Bangor among Maine communities resisting call to cut General Assistance for undocumented immigrants

Maine Department of Health and Human Services Commissioner Mary Mayhew
Scott Thistle | Sun Journal
Maine Department of Health and Human Services Commissioner Mary Mayhew
Maine Attorney General Janet Mills
John Clarke Russ | BDN
Maine Attorney General Janet Mills
Posted June 12, 2014, at 2:16 p.m.
Last modified June 12, 2014, at 5:46 p.m.

AUGUSTA, Maine — The group representing the state’s more than 490 municipalities likely will urge Maine’s cities and towns not to comply with a new directive from the Department of Health and Human Services that would change eligibility requirements for General Assistance.

Geoff Herman, director of state and federal relations at the Maine Municipal Association, said that the state department’s posture has put municipalities in “a difficult situation.”

“The DHHS action is outside the scope of its authority,” he said. “It has no authority to do this.”

That’s because the change — which prohibits state money from being used to provide assistance to illegal immigrants — has been made outside the rulemaking process outlined in the Administrative Procedures Act. That process includes putting the proposed change out for public comment and having it approved by Maine Attorney General Janet Mills.

The directive states that General Assistance awarded to undocumented immigrants, refugees or asylum seekers will not be reimbursed by the state, which normally pays 50 to 90 percent of the assistance.

“If municipalities choose to offer assistance to illegal, undocumented immigrants, they will do so without state funding support,” wrote DHHS Commissioner Mary Mayhew in a news release Thursday.

A rule change with a similar goal was run through the rulemaking process earlier this year and thwarted by Mills, who found it unconstitutional. That rule would have prevented state money from being spent on a wider array of immigrants, including some who are in the country legally.

When that rule change proposal failed, DHHS submitted a revised rule change which limited the prohibition of state expenditures to undocumented immigrants who are neither asylum seekers nor refugees. Mills rejected that as well, and Mayhew opted to proceed anyway.

Mills, a Democrat, has said that DHHS overreached its authority and the new eligibility requirements also are likely unconstitutional.

“This is being done entirely on the back of an envelope. It’s just crazy,” Herman said. “This isn’t an issue, in my mind, of whether illegal immigrants — whatever that means — get or don’t get public assistance. The issue is how we make decisions, how we establish rules. It’s not done in this cavalier way, with simply a notice from a state agency.”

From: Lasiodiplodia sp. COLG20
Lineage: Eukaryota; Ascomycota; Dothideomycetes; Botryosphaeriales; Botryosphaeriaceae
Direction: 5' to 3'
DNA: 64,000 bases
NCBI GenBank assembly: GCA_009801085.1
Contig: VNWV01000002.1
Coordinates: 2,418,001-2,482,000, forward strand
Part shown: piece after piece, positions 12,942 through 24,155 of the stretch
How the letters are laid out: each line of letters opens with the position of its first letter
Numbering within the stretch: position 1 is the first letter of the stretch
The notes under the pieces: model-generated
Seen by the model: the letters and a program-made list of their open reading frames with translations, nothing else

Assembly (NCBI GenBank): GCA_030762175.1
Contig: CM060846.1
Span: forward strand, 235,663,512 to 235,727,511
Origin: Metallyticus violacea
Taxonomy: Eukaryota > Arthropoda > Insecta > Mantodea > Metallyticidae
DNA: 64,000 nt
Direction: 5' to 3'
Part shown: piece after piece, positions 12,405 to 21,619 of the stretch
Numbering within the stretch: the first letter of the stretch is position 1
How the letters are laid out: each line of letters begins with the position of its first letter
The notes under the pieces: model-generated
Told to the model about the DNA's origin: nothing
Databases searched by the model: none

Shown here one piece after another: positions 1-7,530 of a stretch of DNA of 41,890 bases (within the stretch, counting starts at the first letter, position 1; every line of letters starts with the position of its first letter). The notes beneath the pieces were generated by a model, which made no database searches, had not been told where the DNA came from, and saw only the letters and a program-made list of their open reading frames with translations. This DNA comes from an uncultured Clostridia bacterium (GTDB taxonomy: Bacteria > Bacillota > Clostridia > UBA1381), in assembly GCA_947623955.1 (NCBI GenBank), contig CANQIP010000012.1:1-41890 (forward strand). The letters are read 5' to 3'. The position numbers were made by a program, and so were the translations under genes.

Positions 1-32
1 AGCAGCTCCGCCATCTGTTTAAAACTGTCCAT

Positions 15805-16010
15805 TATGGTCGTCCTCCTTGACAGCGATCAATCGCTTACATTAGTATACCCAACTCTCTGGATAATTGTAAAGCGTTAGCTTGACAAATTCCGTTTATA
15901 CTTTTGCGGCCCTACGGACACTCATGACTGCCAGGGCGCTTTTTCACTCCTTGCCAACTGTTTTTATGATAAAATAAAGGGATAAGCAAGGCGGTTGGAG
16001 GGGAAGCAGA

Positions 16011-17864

On Wednesday, DHHS issued a news release indicating that the department would be sending notices to all municipalities in the state alerting them of the rule change and that enforcement of the new rule would begin shortly thereafter.

Herman said the Maine Municipal Association is still reviewing its options, but that the group likely will urge cities and towns not to comply with the new rule. However, that would mean being prepared to fight the state when it tries to withhold its reimbursement for aid to the newly ineligible applicants.

A DHHS spokesman on Thursday contended that the department was not required to put the proposal through the rulemaking process because it is simply enforcing federal law, which says any state may provide benefits to illegal immigrants by enacting its own law. Maine has no such law.

“Federal law is very clear when it comes to undocumented, illegal immigrants and we are enforcing federal law,” said DHHS spokesman John Martins in an email. “There is no rule to change pertaining to illegal, undocumented immigrants.”

But that explanation isn’t passing muster for one legal expert, who said Maine already establishes eligibility requirements, and immigration status is not one of them.

“It’s totally absurd,” said American Civil Liberties Union of Maine legal director Zachary Heiden on Thursday. “The General Assistance program is governed by statute and regulation. If you want to change the law, with regard to who’s eligible, which [DHHS] apparently wants to do, you have to either change the statute or change the rule. They haven’t done that.”

“They’ve simply announced they want cities and towns to do something different. That’s not legal,” he said.

Meanwhile, some municipalities already are opting to ignore DHHS’ new enforcement scheme, while others are treading lightly.

In Bangor, City Manager Cathy Conlow said the Queen City will ignore the new directive from DHHS.

“Our primary concern is that the attorney general is saying the proposed change is not legal, and the city doesn’t want to be liable beyond the cost of providing the service,” she said. “We are going to stay with the status quo, until it’s determined to be legal.”

Ellsworth City Manager Michelle Beal said Thursday that she had not yet seen any correspondence from the state and was unsure how her city would proceed.

“I’ve been with the city 20 years and I’ve never been put in this situation,” she said. “We’ll have to review all the information that comes to us, including from MMA, and go from there. I’ll definitely be making some phone calls.”

Heiden and Herman both predicted DHHS’ changed eligibility requirements will ultimately end up in court.

Gov. Paul LePage said he would not shy away from a court challenge.

“Anybody can sue, anybody at any time,” LePage said to the Sun Journal in Lewiston when asked Thursday if he was concerned he would face legal battle over the change. “The important thing is, ‘What’s the verdict?'”

Sun Journal State Politics Editor Scott Thistle contributed to this report. Follow Mario Moretto on Twitter at @riocarmine.

 

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